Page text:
Let me start this out with a simple U-S-A! U-S-A! U-S-A! Because what I experienced on the 4th of July was well deserving of the chant.
I was in Idaho during the 4th of July. Idaho gets a bad rap sometimes. I blame the crazy fringe militia that popped up a while back. Idaho is an incredible state filled with all kinds of exciting things. Skiing, hiking, fishing, rafting, they’ve got it all. But one city rises above the rest. Council.
As of the official census data from 2000, the population of Council, Idaho was 816 people. Since then, it is thought to have decreased. And when the population decreases in a town of 816, it becomes obvious. Luckily, I love small towns. I love the Rocky Mountain states. So give me a small town in a Rocky Mountain state, and well, then I’m in Council, Idaho.
The goal was actually not to end up in Council, Idaho. Instead we were heading up to an area near McCall and chose to drive through Council to avoid the traffic. And what a serendipitous shortcut it turned out to be. Because from the back seat of the car, staring back at me, damn near taunting me, was the greatest sign I had ever seen. World Championship Porcupine Race and 4th of July Celebration. In that order. The World Championship Porcupine Race took top billing over the celebrations of America’s independence. Obviously.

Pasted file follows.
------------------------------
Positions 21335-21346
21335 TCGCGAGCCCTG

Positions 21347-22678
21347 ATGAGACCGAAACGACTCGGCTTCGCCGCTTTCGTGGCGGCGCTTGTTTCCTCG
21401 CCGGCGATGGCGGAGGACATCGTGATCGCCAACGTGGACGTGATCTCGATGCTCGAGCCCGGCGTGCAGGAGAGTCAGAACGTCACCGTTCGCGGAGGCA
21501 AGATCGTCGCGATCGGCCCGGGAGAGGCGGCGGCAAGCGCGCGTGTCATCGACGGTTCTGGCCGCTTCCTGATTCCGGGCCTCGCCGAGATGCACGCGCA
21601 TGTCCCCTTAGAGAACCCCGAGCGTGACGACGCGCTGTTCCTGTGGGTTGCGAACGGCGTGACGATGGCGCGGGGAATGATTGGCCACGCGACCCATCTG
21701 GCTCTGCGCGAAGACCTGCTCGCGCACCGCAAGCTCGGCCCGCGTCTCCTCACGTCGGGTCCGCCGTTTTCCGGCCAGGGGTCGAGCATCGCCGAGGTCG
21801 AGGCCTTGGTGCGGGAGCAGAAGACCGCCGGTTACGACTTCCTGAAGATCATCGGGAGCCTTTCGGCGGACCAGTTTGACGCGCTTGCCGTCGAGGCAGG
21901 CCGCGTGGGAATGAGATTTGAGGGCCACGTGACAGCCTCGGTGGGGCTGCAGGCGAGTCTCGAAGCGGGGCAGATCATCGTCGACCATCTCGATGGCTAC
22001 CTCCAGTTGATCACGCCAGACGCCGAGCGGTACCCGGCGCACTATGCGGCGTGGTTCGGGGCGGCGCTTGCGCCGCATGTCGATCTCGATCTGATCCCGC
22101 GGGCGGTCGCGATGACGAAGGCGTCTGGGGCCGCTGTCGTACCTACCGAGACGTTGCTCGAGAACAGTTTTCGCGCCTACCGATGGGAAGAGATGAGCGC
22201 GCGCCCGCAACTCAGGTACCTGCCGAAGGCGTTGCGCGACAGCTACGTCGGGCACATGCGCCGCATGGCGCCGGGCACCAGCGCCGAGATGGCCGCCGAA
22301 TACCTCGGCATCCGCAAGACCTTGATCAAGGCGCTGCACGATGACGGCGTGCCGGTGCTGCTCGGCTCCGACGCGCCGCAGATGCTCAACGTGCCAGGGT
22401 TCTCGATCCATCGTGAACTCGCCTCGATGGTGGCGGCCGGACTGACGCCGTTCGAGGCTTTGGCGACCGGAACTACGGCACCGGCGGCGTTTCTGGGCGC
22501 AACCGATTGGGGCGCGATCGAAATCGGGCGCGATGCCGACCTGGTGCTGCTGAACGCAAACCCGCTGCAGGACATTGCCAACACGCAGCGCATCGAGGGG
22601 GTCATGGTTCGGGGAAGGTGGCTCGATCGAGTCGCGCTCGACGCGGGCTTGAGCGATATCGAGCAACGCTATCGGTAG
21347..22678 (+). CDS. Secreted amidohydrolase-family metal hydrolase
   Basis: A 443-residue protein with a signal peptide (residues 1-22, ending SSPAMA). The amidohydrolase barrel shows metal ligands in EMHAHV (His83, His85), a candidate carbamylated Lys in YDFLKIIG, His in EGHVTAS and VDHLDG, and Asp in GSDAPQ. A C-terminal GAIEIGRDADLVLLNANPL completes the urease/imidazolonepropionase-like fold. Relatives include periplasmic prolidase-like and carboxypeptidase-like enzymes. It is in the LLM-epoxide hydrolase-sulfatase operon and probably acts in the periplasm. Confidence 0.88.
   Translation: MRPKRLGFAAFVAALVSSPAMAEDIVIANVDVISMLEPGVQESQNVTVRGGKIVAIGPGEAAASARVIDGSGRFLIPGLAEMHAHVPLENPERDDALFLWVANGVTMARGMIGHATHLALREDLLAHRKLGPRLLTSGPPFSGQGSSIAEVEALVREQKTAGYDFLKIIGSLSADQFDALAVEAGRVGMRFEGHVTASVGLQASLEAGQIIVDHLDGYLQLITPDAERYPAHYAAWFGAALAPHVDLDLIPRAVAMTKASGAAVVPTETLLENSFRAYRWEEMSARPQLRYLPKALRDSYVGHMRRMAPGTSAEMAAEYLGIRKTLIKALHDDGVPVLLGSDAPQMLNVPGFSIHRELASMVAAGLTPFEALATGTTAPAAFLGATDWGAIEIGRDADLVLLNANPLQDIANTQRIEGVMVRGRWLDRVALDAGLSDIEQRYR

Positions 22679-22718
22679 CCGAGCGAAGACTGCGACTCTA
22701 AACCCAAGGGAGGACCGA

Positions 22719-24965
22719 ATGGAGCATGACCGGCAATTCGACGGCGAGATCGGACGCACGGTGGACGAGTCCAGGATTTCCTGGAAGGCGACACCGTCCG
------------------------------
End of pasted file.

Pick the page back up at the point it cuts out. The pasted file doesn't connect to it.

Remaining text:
The citizens of Council do have humor though. Obviously, I was intrigued. So I broached the subject with the family. Because what better way to spend the 4th of July than watching porcupine racing? There was skepticism. Understandably. Were these real porcupines? If so, why? How did they race? So many questions.
Turns out, Morfar (see what I did there with the Swedish?) knows people. Lots of people. Like people at the Chamber of Commerce in Council. So after a couple of phone calls, it was confirmed. Yes, the porcupines were real. Porcupines would be racing on the 4th of July.
Once again… U-S-A! U-S-A! U-S-A!
I had never actually seen a live porcupine, let alone one racing. I couldn’t sleep on the night of the third. The excitement was palpable. That’s not true. At least the sleeping part. But the excitement was palpable.
As the parade wound down, I thanked a 10 year old boy who had helped me get a popsicle for free from one of the floats. Turns out, parade participants are hesitant to throw popsicles to 25 year old guys with beards, but have no qualms about throwing an extra one to a 10 year old.
Anyway, being the superior conversationalist that I am, I got some information about the races from the kid. Follow the crowd to the football field. The races will be held there. Watch out, it can get pretty wild. Sometimes the porcupines get out of the race tracks and into the crowds. Porcupines have what can best be described as son of a bitch quills. They are a son of a bitch to get out because they are barbed.
With that knowledge in mind, we headed off to the football field. Home to the eight-man Lumberjack football team. State champions in 2006. Gooooooooo Lumberjacks!
But I digress. The area was still filling up so I camped out on the sidelines. A front row seat if you will. I was either going to get a close up view of the porcupine races or get a son of a bitch quill in me. I liked my chances.